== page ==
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When you register a facebook application you get

application id: 123455678 application key: hkjhkh3434hkklljk application secret: jkjljlj1233455jk

For OAuth 2 only application id (a.k.a. client_id) and application secret (a.k.a. client_secret) are userful.

Wondering what's purpose of the application key? Is it for some backend purpose? If yes, then what's point of exposing.

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1 Answer 1

I'm just thinking loud here.

I guess this is only present for backward compatibility, specifically for old Facebook Connect implementation and REST API where the APP_KEY was used.

As you can see in the FB.init Javascript-SDK:

<div id="fb-root"></div>
<script>
  window.fbAsyncInit = function() {
    FB.init({
      appId  : 'YOUR APP ID',
      status : true, // check login status
      cookie : true, // enable cookies to allow the server to access the session
      xfbml  : true  // parse XFBML
    });
  };

  (function() {
    var e = document.createElement('script');
    e.src = document.location.protocol + '//connect.facebook.net/en_US/all.js';
    e.async = true;
    document.getElementById('fb-root').appendChild(e);
  }());
</script>

They don't mention the apiKey which is the code used with the NEW PHP-SDK.
Now if you go to the old connect-js example:

FB.init({ apiKey: '48f06bc570aaf9ed454699ec4fe416df' });

So debugging the connect.facebook.net/en_US/all.js file (using JSBeautifier):

FB.provide('', {
    init: function (a) {
        a = FB.copy(a || {}, {
            logging: true,
            status: true
        });
        FB._apiKey = a.appId || a.apiKey;
        if (!a.logging && window.location.toString().indexOf('fb_debug=1') < 0) FB._logging = false;
        FB.XD.init(a.channelUrl);
        if (FB._apiKey) {
            FB.Cookie.setEnabled(a.cookie);
            a.session = a.session || FB.Cookie.load();
            FB.Auth.setSession(a.session, a.session ? 'connected' : 'unknown');
            if (a.status) FB.getLoginStatus();
        }
        if (a.xfbml) window.setTimeout(function () {
            if (FB.XFBML) FB.Dom.ready(FB.XFBML.parse);
        }, 0);
    }
});

You can see here that it's checking the presence of apiId or apiKey and then trying to call the graph api and else the rest api:

FB.provide('', {
    api: function () {
        if (typeof arguments[0] === 'string') {
            FB.ApiServer.graph.apply(FB.ApiServer, arguments);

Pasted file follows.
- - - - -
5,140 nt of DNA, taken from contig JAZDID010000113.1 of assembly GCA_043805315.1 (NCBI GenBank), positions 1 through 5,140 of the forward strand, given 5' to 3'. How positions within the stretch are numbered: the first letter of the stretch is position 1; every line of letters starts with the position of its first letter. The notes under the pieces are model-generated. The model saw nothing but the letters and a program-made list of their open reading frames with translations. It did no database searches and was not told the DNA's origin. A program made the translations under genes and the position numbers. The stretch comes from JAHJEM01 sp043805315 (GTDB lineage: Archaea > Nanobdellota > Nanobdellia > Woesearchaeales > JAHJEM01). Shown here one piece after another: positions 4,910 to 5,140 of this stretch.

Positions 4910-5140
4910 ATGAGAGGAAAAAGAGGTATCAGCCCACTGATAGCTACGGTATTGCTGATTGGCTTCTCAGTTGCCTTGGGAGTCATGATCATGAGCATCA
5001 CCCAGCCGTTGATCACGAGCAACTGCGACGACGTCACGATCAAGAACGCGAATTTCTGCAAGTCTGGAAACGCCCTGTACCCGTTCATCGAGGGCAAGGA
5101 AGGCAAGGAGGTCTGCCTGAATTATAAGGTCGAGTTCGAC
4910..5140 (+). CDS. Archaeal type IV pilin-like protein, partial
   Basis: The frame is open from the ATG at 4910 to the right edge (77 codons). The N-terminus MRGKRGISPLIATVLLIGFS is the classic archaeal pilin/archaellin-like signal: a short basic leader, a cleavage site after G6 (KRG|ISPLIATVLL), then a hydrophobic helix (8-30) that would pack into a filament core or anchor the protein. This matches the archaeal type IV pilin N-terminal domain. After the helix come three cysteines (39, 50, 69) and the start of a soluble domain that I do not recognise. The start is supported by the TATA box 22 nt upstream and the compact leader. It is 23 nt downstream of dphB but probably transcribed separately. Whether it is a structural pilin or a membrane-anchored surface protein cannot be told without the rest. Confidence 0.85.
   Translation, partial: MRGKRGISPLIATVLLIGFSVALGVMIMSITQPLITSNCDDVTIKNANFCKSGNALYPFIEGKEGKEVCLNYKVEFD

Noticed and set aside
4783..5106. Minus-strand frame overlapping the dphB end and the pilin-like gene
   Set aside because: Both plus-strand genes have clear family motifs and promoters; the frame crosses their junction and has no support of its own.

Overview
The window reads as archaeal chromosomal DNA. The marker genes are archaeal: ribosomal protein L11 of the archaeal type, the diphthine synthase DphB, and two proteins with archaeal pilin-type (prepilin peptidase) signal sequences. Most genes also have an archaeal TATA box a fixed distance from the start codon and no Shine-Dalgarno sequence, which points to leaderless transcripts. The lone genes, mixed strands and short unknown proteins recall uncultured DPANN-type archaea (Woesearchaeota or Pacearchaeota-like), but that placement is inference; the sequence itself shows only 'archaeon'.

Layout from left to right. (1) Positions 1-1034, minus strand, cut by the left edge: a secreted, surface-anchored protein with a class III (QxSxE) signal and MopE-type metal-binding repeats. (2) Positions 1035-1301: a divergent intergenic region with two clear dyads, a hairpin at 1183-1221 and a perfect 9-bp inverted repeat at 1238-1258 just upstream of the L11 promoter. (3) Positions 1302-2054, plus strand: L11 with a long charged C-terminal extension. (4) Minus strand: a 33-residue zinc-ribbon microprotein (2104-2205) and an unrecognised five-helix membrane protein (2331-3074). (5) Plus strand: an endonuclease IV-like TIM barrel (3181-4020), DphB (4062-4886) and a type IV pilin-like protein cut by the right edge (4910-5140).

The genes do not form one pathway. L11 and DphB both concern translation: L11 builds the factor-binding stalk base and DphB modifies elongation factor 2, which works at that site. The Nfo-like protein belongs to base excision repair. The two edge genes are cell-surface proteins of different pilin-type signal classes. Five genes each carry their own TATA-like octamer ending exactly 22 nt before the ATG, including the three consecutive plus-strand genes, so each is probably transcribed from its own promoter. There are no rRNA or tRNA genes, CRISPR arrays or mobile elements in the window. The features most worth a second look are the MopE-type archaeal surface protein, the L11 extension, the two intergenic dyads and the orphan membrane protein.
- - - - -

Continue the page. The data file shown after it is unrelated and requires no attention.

} else FB.ApiServer.rest.apply(FB.ApiServer, arguments);
    }
});

And:

graph: function () {
    var a = Array.prototype.slice.call(arguments),
        f = a.shift(),
        d = a.shift(),
        c, e, b;
    while (d) {
        var g = typeof d;
        if (g === 'string' && !c) {
            c = d.toLowerCase();
        } else if (g === 'function' && !b) {
            b = d;
        } else if (g === 'object' && !e) {
            e = d;
        } else {
            FB.log('Invalid argument passed to FB.api(): ' + d);
            return;
        }
        d = a.shift();
    }
    c = c || 'get';
    e = e || {};
    if (f[0] === '/') f = f.substr(1);
    if (FB.Array.indexOf(FB.ApiServer.METHODS, c) < 0) {
        FB.log('Invalid method passed to FB.api(): ' + c);
        return;
    }
    FB.ApiServer.oauthRequest('graph', f, c, e, b);
},
rest: function (e, a) {
    var c = e.method.toLowerCase().replace('.', '_');
    if (FB.Auth && c === 'auth_revokeauthorization') {
        var d = a;
        a = function (f) {
            if (f === true) FB.Auth.setSession(null, 'notConnected');
            d && d(f);
        };
    }
    e.format = 'json-strings';
    e.api_key = FB._apiKey;
    var b = FB.ApiServer._readOnlyCalls[c] ? 'api_read' : 'api';
    FB.ApiServer.oauthRequest(b, 'restserver.php', 'get', e, a);
},

As you can see here, it's used with the Old Rest API, reading the documentation there:

The REST API supports both OAuth 2.0 as well as an older, custom authorization signature scheme. See the authentication upgrade guide for information about how to upgrade your existing sessions to OAuth 2.0.

So the APP_KEY is definitely there for backward compatibility!

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I think it makes sense, it's definitely for backward compatibility. I also noticed that for logout one still needs the application key, e.g., to logout one invokes http://www.facebook.com/logout.php?api_key={application key}&;session_key={oauth 2.0 code}"; For OAuth 2.0 compatibility it should have been http://www.facebook.com/logout.php?api_id={client_id}&;app_secret={client_secre‌​t}&;session_key={oauth 2.0 code}; or simply http://www.facebook.com/logout.php?session_key={oauth 2.0 code}; It looks like facebook is inconsistent in terms of implementing OAuth 2.0. –  user613343 Feb 12 '11 at 17:10
    
@user613343: well, using their PHP-SDK...the logout URL generated from $facebook->getLogoutUrl() call looks like: https://www.facebook.com/logout.php?next=http://domain.com/&access_token=XXXXXX‌​XX –  ifaour Feb 12 '11 at 17:15

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